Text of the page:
Iran Aims to Set Up Covert Banks in Muslim Countries

Tehran is trying to work around sanctions on its banking industry
By Matt Cantor,  Newser Staff
Posted Oct 21, 2010 12:19 PM CDT
Iran Aims to Set Up Covert Banks in Muslim Countries
People walk pass the main branch of Iran's largest bank, Bank Melli Iran, in Tehran, Tuesday June, 24, 2008.   (AP photo/Hasan Sarbakhshian)

Iran is attempting to set up undercover banks across the Muslim world, hiding the institutions’ origins with fake names and misleading bureaucracy, the Washington Post reports. Iran is keeping establishments in countries like Iraq and Malaysia shrouded in secrecy as a means of working around tough sanctions, including the Treasury Department’s blacklisting of 16 banks over reported ties to terrorism and nuclear ambitions.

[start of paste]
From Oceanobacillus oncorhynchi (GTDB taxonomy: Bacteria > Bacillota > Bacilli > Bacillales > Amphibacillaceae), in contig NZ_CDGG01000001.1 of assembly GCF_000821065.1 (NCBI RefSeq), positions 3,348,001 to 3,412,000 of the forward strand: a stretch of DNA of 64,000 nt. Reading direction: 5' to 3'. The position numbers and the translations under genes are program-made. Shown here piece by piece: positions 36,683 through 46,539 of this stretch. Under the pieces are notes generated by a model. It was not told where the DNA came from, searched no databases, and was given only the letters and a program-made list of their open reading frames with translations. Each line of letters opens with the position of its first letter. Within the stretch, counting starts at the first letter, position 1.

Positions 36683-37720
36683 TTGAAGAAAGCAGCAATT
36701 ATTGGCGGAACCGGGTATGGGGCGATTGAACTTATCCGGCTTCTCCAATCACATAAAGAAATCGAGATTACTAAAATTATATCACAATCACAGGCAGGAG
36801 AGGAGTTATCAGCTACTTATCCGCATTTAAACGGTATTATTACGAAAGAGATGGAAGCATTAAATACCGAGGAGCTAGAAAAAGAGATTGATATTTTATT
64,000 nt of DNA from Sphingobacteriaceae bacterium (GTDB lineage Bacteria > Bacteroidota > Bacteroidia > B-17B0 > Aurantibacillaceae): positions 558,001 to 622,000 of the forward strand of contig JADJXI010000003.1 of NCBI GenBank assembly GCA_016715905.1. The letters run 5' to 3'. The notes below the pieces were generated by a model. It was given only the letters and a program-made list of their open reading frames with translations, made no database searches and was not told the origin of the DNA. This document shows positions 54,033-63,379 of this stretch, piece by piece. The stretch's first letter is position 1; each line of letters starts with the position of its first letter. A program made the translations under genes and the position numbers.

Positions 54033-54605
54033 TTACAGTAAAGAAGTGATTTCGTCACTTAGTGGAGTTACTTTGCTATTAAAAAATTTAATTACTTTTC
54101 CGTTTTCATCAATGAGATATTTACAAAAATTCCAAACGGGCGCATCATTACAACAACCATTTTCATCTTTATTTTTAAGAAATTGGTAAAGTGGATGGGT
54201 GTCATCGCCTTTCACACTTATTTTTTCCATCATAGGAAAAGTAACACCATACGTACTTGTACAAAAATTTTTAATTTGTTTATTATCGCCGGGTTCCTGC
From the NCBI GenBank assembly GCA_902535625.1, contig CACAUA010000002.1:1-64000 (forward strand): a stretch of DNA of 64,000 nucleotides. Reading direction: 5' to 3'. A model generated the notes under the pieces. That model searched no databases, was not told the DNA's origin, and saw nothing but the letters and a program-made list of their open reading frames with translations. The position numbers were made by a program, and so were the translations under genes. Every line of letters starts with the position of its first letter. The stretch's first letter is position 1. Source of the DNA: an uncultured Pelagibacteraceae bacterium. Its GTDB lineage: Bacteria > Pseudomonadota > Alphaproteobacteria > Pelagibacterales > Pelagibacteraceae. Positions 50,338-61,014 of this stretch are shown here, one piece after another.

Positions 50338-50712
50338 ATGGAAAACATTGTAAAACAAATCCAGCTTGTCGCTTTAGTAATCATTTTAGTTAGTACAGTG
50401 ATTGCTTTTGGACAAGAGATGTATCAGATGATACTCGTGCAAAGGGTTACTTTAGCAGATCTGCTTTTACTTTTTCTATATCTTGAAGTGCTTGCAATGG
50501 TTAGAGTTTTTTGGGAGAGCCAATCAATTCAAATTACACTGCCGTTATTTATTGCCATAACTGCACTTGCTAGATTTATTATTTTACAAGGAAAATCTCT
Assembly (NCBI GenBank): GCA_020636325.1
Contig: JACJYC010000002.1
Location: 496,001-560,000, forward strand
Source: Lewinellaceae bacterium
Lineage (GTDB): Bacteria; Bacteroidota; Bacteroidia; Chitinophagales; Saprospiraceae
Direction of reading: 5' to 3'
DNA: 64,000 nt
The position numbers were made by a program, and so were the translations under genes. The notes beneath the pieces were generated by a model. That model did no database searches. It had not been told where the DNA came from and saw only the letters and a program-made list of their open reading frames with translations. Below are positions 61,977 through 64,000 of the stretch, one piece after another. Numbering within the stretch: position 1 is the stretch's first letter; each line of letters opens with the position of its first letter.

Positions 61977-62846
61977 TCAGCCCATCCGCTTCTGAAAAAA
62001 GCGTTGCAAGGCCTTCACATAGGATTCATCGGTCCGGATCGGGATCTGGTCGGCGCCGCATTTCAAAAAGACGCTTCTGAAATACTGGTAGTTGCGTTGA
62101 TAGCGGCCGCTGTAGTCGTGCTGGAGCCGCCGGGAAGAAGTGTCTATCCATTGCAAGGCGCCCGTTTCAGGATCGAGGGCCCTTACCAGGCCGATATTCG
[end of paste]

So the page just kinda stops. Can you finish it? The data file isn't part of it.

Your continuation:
Iran wants “to buy banks and set up banks in various places where they believe they will be able to carry out business without the United States being able to impede it,” says an administration official. Iran’s finance minister acknowledged some difficulties posed by the sanctions, but said “the world is big, and the people who are trading [with us] find ways to transfer money. When you block the stream of water, it goes another route.”
(Read more Iran stories.)

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